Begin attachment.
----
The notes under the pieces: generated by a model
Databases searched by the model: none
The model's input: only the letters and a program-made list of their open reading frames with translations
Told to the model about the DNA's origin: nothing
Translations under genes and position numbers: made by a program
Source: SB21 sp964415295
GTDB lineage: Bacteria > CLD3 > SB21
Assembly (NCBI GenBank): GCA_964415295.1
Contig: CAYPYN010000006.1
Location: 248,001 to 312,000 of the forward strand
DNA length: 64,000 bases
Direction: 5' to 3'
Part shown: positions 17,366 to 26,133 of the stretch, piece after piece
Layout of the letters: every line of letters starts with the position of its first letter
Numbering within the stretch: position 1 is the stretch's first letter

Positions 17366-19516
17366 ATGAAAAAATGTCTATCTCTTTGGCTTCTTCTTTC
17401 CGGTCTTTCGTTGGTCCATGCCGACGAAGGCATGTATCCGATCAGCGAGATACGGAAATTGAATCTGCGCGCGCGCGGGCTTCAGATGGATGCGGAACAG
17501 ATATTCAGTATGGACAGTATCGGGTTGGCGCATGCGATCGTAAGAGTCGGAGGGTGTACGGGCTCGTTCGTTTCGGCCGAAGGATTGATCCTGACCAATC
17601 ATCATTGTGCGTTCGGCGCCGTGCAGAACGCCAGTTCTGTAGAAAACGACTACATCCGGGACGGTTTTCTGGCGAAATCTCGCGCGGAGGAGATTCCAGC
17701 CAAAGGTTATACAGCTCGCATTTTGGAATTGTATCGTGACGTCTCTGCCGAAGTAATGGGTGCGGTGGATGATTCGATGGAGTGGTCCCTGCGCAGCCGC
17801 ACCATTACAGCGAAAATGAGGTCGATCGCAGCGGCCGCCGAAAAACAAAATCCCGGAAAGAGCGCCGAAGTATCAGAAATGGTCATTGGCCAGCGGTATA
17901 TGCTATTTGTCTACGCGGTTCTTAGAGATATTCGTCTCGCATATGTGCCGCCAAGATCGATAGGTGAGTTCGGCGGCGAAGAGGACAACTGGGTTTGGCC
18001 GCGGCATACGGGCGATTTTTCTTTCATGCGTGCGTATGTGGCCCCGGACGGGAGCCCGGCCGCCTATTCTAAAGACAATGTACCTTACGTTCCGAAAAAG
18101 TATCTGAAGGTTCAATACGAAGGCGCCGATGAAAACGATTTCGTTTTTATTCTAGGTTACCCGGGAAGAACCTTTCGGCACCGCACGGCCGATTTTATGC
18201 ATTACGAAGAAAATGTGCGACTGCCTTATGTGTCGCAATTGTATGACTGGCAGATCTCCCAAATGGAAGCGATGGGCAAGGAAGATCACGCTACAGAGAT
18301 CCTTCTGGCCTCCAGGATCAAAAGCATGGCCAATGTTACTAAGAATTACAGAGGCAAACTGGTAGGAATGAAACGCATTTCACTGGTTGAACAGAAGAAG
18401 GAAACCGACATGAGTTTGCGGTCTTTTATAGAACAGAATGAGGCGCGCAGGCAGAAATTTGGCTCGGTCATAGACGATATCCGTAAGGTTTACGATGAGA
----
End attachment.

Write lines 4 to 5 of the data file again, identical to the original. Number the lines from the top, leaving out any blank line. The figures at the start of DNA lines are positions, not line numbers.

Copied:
Told to the model about the DNA's origin: nothing
Translations under genes and position numbers: made by a program